From Eiffer Tower, we took the metro (Champ de Mars) to the Louvre. We walked through Quai Anatole France from Musee D'Orsay then crossed over Pont Royal. This route is long, however it is a good walk.

By the time we reached the Louvre, it was past 2pm. As my cousin wanted to see the "love lock bridge", I took them for a walk to Pont des Arts. The locks were taken down by the Paris Council a few years ago, however there were still some random locks left. 

I have always wanted to check out the Samaritaine, not to shop but to take a photo of the interior. So on our way to Notre Dame, we stopped by the department store.

Notre Dame was still closed for renovation, so we didn't stay there long. Instead, we immediately took the Metro from Cite to Blanche for Moulin Rouge.

I actually reserved a table at the Le Moulin de Gallette for lunch, however we didn't make it on time so we ended up in Cafe des Deux Moulins. This was my second time to eat at the Cafe des Deux Moulins and it has not really changed. Of course the cafe is historic as it is the exact same cafe in the film Amelie. 

After lunch, we walked to our last destination for the day- Sacre Coeur in Montmartre. I have been to Paris a few times and the walk either to or from Sacre Coeur via Rue Lepic and Rue Norvins remains my favourite because this route is quiet and easy to follow. Towards the end of Rue Norvins is the always buzzing and one of the most famous squares in Paris, Place du Tertre or otherwise known as the Artists' Square.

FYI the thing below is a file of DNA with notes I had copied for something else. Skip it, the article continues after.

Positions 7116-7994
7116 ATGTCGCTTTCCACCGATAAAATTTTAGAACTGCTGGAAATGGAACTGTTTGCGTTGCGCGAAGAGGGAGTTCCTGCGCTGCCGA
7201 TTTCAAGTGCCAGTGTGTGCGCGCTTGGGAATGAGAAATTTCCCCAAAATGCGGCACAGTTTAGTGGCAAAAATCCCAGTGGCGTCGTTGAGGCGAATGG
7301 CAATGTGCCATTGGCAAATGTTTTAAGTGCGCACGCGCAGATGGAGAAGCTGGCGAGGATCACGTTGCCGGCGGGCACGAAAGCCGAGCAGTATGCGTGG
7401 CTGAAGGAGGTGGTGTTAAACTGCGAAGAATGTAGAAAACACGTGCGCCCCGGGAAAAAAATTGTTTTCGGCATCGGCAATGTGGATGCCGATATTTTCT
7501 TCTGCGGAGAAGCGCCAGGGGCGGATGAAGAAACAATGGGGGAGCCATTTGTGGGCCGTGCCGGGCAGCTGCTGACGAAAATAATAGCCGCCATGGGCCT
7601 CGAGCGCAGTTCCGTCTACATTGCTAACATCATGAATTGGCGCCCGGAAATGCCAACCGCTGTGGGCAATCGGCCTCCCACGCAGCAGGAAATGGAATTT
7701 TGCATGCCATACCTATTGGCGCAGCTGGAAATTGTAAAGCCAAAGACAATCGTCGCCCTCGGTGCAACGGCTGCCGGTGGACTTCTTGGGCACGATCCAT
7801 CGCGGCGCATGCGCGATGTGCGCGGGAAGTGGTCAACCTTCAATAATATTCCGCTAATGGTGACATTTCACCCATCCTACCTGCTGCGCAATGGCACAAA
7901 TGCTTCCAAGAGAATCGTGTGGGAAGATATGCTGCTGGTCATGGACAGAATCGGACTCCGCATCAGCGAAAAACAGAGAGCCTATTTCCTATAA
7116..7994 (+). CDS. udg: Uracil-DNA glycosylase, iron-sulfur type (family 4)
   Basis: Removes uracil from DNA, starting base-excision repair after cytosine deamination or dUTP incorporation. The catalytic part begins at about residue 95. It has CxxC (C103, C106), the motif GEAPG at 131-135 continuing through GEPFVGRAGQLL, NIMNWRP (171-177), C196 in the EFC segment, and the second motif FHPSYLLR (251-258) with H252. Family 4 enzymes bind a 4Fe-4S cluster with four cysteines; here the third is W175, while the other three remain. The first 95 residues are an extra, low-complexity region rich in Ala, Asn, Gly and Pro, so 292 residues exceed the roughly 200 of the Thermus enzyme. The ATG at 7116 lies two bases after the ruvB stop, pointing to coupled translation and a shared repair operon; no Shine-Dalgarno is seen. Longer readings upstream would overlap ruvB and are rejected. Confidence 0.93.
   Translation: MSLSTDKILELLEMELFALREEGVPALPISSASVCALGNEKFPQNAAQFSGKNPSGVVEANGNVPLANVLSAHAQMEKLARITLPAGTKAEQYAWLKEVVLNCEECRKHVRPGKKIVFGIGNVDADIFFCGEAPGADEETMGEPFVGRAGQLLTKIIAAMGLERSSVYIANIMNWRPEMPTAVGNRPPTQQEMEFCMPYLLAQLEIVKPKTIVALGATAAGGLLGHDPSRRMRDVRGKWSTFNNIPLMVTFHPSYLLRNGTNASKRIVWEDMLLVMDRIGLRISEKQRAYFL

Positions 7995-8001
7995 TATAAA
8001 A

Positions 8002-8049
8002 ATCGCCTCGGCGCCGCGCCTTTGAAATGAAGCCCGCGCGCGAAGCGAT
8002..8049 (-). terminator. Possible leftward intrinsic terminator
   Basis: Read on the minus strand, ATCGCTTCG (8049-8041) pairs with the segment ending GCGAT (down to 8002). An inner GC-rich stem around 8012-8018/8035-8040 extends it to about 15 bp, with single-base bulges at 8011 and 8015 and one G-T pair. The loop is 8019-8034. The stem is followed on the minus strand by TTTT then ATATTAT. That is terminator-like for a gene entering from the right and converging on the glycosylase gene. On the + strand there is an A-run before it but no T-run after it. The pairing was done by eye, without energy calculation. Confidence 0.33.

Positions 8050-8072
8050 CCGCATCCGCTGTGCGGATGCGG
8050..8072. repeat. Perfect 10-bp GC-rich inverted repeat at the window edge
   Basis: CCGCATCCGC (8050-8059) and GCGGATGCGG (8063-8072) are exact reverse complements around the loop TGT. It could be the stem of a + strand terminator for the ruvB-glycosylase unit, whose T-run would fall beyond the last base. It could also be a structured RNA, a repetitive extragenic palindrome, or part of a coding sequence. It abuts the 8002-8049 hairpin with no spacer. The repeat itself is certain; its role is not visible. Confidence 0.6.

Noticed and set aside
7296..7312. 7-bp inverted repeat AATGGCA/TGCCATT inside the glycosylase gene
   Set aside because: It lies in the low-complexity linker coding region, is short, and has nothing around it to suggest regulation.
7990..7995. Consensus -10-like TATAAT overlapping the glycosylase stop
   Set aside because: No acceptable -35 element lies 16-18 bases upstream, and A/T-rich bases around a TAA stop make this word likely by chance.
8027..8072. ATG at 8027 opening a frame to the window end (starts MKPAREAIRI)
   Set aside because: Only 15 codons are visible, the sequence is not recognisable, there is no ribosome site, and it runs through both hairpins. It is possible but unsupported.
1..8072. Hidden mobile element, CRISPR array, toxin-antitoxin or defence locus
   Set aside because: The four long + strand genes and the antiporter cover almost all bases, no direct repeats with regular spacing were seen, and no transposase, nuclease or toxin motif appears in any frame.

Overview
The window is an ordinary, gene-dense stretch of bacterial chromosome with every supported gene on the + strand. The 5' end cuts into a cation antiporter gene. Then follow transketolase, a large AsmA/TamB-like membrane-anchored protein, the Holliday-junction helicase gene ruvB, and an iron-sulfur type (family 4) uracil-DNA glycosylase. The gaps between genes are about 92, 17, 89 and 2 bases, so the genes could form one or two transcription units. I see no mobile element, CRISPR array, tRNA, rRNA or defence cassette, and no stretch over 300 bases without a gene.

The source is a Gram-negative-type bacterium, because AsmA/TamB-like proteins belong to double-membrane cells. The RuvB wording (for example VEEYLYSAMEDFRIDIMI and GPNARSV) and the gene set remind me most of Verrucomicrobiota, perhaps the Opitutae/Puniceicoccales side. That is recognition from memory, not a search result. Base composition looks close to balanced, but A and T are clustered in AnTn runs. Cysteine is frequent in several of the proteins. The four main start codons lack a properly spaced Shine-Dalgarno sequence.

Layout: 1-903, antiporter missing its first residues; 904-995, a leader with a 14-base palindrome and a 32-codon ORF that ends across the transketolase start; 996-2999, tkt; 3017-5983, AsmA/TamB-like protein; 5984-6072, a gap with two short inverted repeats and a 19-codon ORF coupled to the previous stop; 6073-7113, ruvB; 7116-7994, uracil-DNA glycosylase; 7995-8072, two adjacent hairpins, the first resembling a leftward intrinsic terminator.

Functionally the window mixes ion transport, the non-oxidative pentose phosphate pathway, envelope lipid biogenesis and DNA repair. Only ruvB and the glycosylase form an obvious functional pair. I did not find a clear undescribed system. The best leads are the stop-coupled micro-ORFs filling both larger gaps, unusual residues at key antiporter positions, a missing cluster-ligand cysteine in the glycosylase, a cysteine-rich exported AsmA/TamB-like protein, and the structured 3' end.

A few yards away from Place du Tertre is the Sacre Coeur Basilica. This is a good place to have a panoramic view of Paris, although it is to be expected that this area is often very busy.

Sacre Coeur is either first or last on my day trip itinerary because it is a walking distance to Gare du Nord. This means that I don't have to rush provided that I give myself at least an hour to get to the station.

Champs Elysees is often not in my itinerary because unless I intend to shop or drop by Laduree (which I no longer do), I think it is not efficient for a day trip. The same goes with the Arc de Triomphe. These two places can be done another day (if staying one or more days).

Although I would love to stay at least overnight in Paris again one day, I am happy that I am able to visit even just for a day. Paris is one of those places that I will never get tired of visiting, so I hope that I will be able to visit the city again, as often as I did before.

And for that, how about coffee and almond croissant in Paris next year? Anyone?😀